Twelve-step programs provide a safe, secure and supportive environment where people can talk about their substance use problems with people in similar situations. During these meetings, knowledge is imparted, friendships are forged and sobriety can be preserved.
Twelve-step meetings are available across the United States every day. Many people in the early stages of recovery attend meetings multiple times per week, although attendance often is not required.
Programs can be open or closed to the public. For example, open AA meetings allow friends and loved ones of people suffering from alcoholism to attend. Conversely, closed AA meetings are reserved just for people with alcohol problems.
Meetings often are not run by drug counselors. Instead, they are led by people in recovery who also are participating in the program. Sessions are usually free and open to the public, but participants remain anonymous.
During a session, people introduce themselves to the group using their first name only. Next, they may share their story, including any recent conflicts or positive experiences. Reading 12-step literature, meditating and reciting prayers also may be part of a support group meeting.
Crosstalk is not allowed. Participants are not permitted to give advice to one another. All meetings are confidential, and members are discouraged from speaking about another person’s story with anyone outside of the group.
A sponsor is someone who helps guide another person through the 12 Steps. Sponsors are not medical professionals, but many of them are in recovery. They share their knowledge and advice with people who are still learning how to navigate the challenges of maintaining recovery after quitting alcohol or other drugs.
Sponsors help people stay sober. They guide newcomers through the 12 Steps and encourage them to attend support group meetings. Sponsors also help individuals better understand their past mistakes, yet they do not impose their personal views on the people they support.
Because people are in a vulnerable state of mind in the early stages of recovery, it is highly recommended that people do not become romantically involved with their sponsors.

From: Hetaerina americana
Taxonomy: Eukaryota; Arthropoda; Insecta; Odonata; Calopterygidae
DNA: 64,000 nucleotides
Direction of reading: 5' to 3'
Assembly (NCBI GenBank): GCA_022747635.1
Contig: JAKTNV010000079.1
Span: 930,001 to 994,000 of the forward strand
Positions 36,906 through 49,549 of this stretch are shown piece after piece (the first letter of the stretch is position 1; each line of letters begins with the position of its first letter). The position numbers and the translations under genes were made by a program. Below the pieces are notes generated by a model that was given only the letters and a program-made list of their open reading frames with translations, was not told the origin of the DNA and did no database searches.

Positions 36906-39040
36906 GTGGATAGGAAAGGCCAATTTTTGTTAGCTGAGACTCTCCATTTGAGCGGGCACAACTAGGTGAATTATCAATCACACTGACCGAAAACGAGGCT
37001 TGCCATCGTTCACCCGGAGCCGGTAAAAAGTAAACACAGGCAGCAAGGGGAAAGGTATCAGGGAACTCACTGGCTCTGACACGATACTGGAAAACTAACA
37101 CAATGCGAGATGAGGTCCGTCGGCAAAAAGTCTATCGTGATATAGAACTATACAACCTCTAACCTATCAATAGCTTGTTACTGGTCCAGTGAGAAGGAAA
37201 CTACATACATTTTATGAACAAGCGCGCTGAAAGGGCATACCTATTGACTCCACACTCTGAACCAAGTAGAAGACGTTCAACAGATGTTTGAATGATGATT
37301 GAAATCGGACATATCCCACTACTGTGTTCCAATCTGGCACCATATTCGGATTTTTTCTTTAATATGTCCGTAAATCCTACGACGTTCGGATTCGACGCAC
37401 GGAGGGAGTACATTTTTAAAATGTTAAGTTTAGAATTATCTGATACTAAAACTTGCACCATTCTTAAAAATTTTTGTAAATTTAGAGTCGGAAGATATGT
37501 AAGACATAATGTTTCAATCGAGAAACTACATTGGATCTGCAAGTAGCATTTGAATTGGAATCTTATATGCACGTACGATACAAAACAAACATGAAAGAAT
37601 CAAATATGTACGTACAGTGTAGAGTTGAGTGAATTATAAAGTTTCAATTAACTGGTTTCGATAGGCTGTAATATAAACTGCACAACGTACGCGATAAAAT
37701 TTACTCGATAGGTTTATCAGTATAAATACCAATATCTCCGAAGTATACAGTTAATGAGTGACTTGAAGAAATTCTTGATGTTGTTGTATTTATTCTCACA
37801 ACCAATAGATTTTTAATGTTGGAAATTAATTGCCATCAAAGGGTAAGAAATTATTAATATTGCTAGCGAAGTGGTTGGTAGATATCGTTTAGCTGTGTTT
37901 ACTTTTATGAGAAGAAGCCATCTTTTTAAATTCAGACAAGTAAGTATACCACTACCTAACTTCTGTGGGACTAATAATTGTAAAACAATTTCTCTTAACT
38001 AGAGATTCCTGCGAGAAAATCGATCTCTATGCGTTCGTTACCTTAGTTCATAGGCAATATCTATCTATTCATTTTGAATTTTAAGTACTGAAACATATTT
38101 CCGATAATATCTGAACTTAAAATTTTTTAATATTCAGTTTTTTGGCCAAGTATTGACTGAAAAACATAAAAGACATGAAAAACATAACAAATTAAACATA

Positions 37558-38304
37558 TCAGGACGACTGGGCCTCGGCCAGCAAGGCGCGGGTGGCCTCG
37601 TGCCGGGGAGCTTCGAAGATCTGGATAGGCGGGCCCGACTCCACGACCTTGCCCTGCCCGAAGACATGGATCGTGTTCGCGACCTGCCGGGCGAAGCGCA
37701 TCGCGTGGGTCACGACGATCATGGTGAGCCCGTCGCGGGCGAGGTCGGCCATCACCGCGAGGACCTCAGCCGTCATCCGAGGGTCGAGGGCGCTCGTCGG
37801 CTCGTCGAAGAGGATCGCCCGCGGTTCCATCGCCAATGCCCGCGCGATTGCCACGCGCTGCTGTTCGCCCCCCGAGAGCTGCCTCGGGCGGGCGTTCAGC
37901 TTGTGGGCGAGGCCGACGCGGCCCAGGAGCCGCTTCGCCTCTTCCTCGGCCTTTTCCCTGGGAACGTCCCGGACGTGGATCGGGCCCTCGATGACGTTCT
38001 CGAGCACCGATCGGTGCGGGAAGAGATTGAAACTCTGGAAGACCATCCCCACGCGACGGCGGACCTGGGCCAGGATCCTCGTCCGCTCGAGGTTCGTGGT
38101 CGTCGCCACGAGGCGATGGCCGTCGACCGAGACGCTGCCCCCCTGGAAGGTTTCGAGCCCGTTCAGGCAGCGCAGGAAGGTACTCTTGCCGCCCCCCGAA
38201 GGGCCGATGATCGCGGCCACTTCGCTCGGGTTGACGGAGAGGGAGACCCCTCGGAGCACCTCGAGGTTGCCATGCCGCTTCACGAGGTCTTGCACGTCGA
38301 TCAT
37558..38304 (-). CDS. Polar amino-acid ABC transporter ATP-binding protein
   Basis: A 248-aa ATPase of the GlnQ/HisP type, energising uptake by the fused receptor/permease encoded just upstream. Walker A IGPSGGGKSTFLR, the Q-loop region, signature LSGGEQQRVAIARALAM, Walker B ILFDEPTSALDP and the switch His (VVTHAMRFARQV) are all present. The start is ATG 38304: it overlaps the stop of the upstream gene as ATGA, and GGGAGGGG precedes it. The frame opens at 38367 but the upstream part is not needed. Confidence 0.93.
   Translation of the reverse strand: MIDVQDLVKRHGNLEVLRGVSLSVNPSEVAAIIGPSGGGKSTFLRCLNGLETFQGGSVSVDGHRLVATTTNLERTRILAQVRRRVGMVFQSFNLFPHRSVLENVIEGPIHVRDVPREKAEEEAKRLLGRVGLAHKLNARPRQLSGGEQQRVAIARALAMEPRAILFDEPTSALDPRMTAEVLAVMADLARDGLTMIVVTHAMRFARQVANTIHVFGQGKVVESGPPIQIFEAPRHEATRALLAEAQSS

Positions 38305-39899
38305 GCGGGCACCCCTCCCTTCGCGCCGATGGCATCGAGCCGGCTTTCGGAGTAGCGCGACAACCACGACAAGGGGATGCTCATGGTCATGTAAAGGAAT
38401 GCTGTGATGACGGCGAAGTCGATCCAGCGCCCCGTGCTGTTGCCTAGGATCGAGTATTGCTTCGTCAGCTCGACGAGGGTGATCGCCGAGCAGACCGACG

Many organizations associated with addiction support recognize 12-step programs as a form of evidence-based treatment, and research has shown that these programs can help people abstain from drugs or alcohol.
People who participate in 12-step programs generally reduce their drug intake when compared with those who do not use self-help groups. In fact, many psychologists say that treating individuals with similar problems in a group setting is the most effective form of treatment, according to a report by the Connecticut Department of Mental Health and Addiction Services.
Early involvement in 12-step programs can result in reduced substance use, according to numerous studies cited in a 2013 report published in the journal Social Work in Public Health. However, the authors noted that attendance in these support groups remains low and inconsistent.
Not everyone believes in the effectiveness of 12-step programs. Dr. Lance Dodes, who has studied and treated substance use disorders for more than 20 years, told NPR in 2014 that 12-step programs are relatively ineffective.
Dodes said that AA does not work for up to 90 percent of participants. He argues that some studies showing that AA is useful are filled with scientific errors. The 5 to 10 percent of participants who achieve or maintain sobriety through AA benefit from the camaraderie and structure of the program, he said.
A number of government programs use 12-step programs in combination with traditional rehab to help people overcome addiction. Many participants of court-ordered treatment attend 12-step meetings throughout their rehabilitation.
While some drug offenders have achieved sobriety with help from these support groups, a 2014 report by California State University, Fullerton stated that the effectiveness of 12-step programs in jail treatment programs remains inconclusive.
Jackson Bowen dealt with drug addiction and alcoholism in high school and college. After completing rehab, he continued to attend 12-step meetings, incorporating its principles into his everyday routine. These forums have helped teach him new ways to deal with life’s obstacles.
“People say they’ve given programs like Alcoholics Anonymous a chance and they don’t like it, but many of them haven’t truly committed themselves to it,” Bowen told DrugRehab.com. “I promise if you give [12-step programs] a shot, the gift you get from them will outweigh the negative experiences that you faced in your past, and you will never want to go back to that.”
He said AA and NA are simple programs designed to help complicated people. Staying sober takes hard work, dedication and self-control. But support group meetings are available to assist people during recovery.
“It will be difficult if you’re resisting it,” said Bowen. “If you’re trying to flow upstream, there will be resistance, but if you allow the current to take you downstream, you will be fine.”
Dyer was addicted to alcohol and heroin when he was in high school. After one semester of college, he went to rehab in West Palm Beach, Florida. He said that 12-step programs helped him stay sober after completing treatment.
“They offer fellowship, unity, spirituality and recovery,” Dyer said. “You come in contact with people with the same problems, and you end up making friends.”